Co-ed school v/s same sex school — which should you choose for your child?
“We share the same world, why shouldn’t we share the same classroom?”
Devika Arora was one of the few parents who didn’t lie awake in bed thinking about a question most parents struggle with – How do you pick the perfect school for kids? She always knew she wanted to send her daughter to her alma mater. Unfazed by what people said about all-girls schools, she believed that it offered great quality of education, and inculcated a sense of community that not too many could boast about.
As for the cons of her daughter being segregated from the opposite sex in the formative years, Arora believed that would be rectified outside of school. “Your attitude towards the child interacting with the opposite sex and the home environment play a huge role,” she explains.
And even though these factors hold true, with time, Arora began to wonder if she had made the wrong decision.
“Between classes three and five, I noticed she was becoming very meek. I thought being surrounded by girls would make her uninhibited, and help her come into her own,” Arora explains.
After her daughter passed out of grade five, both Arora and her husband decided to switch schools to a co-ed institution. Their daughter thought it was a good idea too.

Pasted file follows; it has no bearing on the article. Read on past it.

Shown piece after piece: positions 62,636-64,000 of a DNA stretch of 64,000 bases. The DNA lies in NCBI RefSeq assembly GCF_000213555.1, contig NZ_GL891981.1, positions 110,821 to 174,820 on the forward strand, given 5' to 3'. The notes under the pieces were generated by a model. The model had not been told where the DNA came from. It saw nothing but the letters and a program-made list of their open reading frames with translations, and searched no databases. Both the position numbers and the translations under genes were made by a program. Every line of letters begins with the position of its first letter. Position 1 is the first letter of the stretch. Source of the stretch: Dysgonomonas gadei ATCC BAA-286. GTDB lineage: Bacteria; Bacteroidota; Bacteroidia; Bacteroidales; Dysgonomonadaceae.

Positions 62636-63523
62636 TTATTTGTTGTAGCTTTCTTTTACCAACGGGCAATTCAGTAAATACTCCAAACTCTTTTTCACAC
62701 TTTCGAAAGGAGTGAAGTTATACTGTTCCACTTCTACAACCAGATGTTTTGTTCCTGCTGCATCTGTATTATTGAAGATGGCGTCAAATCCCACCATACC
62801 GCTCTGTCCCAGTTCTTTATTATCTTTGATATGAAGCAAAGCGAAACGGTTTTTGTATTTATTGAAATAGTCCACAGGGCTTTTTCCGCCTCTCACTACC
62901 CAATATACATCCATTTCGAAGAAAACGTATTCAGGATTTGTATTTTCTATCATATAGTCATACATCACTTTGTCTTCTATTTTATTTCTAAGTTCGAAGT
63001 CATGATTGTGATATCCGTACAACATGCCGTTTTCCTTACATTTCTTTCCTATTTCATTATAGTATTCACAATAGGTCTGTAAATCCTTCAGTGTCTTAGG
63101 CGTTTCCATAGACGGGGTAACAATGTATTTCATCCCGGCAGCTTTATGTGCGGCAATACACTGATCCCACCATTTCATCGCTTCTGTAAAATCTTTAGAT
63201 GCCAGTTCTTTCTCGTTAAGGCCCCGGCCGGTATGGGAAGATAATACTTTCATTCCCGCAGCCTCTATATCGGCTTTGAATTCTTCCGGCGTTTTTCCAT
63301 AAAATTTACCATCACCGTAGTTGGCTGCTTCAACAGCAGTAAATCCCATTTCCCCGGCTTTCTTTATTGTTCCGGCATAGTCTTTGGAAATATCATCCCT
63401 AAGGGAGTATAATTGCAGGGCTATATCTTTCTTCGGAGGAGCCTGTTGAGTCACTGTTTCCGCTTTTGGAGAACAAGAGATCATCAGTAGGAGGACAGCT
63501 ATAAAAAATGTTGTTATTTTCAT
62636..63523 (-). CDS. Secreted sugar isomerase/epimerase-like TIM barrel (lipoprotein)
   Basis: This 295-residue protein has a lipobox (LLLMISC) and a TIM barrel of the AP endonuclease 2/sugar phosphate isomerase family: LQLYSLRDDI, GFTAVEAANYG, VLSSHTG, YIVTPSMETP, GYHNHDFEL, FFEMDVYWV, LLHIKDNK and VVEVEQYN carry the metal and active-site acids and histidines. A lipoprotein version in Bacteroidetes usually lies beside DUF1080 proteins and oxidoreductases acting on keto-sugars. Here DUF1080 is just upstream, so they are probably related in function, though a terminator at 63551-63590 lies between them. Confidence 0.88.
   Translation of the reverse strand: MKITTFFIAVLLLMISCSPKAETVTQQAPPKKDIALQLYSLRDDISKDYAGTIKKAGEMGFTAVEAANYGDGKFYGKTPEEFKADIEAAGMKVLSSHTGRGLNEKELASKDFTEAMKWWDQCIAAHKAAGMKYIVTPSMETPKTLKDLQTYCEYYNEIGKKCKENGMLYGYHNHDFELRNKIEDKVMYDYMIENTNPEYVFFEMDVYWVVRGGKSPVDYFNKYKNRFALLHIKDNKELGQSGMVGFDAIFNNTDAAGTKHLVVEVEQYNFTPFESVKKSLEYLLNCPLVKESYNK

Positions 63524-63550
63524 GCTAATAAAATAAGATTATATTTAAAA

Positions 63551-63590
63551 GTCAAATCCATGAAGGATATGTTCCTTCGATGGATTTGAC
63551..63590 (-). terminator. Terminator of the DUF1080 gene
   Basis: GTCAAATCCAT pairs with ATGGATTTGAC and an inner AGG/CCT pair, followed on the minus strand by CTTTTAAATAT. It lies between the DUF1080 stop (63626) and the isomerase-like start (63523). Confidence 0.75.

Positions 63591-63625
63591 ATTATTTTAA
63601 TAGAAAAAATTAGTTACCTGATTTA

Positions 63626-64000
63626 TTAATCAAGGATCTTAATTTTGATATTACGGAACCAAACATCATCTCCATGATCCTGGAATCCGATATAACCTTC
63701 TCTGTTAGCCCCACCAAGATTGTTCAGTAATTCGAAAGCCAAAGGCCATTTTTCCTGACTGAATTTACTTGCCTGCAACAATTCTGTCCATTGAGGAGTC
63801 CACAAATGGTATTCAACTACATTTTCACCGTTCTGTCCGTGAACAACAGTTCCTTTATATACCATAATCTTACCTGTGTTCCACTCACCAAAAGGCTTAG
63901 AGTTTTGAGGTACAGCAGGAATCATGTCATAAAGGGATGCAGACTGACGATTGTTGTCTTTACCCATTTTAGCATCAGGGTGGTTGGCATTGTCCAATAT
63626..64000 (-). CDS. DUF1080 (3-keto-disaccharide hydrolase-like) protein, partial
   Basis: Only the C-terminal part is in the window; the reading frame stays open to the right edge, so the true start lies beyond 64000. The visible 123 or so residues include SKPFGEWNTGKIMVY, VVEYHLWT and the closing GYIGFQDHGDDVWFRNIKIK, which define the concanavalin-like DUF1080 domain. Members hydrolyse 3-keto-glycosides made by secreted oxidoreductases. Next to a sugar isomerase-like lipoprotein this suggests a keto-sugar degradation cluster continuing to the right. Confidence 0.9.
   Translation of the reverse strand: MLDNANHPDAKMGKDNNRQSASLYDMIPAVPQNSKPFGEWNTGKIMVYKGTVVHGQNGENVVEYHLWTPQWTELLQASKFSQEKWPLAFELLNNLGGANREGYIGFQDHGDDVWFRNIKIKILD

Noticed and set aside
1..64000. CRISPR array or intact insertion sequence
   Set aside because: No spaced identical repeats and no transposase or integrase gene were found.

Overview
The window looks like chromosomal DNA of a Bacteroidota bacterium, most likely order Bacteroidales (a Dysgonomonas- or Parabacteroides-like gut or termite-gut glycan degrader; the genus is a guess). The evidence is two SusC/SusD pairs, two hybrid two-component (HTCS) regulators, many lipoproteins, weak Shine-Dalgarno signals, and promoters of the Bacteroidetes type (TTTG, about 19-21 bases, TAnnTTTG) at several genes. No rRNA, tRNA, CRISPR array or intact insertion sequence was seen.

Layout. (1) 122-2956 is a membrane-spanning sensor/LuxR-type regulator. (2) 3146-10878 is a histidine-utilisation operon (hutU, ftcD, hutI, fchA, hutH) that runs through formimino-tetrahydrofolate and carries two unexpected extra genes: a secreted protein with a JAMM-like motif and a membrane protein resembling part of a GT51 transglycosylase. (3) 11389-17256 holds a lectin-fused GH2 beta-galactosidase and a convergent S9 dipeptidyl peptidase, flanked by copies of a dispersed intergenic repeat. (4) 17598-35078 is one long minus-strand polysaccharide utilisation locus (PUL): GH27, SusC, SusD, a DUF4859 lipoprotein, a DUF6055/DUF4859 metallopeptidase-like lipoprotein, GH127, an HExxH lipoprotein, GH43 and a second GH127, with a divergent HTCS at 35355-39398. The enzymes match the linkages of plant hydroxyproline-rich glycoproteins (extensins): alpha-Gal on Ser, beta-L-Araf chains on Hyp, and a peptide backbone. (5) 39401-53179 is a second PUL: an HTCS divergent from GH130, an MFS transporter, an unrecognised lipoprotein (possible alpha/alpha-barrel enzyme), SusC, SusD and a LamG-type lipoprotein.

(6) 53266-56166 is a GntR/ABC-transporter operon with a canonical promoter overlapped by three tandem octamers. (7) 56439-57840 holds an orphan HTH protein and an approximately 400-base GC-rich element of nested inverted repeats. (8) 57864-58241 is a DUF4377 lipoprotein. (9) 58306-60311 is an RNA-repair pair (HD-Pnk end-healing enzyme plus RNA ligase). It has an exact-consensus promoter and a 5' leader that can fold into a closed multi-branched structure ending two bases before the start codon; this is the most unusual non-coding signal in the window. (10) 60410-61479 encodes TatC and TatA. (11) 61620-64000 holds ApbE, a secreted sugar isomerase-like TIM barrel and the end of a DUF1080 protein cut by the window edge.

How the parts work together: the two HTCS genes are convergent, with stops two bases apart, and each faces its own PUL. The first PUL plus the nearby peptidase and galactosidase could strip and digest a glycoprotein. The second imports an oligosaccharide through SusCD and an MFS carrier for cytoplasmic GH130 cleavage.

“I didn’t have a chance to do that, and was familiar with the disadvantages,” explains Arora. “Growing up in a protective environment, and studying in an all-girls school, I can’t behave like my authentic self in front of the opposite sex, whether in social situations or work meetings. I didn’t want that for my daughter, for her to view men as being mysterious beings,” she adds.
Historically, Indian parents tend to veer towards same-sex schools when it comes to educating their children. On the arranged marriage circuit, the term ‘convent educated’ still features prominently in marriage bio-datas.
“Prestigious same sex institutions have existed for generations — at the time, no family would be okay with girls and boys studying together,” says Dr Swati Popat Vats, president, Podar Education Network. “But today, the prestige is attached to how they’ve managed to consistently offer good quality education. It has little to do with them being same sex schools.”
Yet, in a poll conducted by Tweak India, 91% of the 808 respondents chose co-ed schools over same sex schools.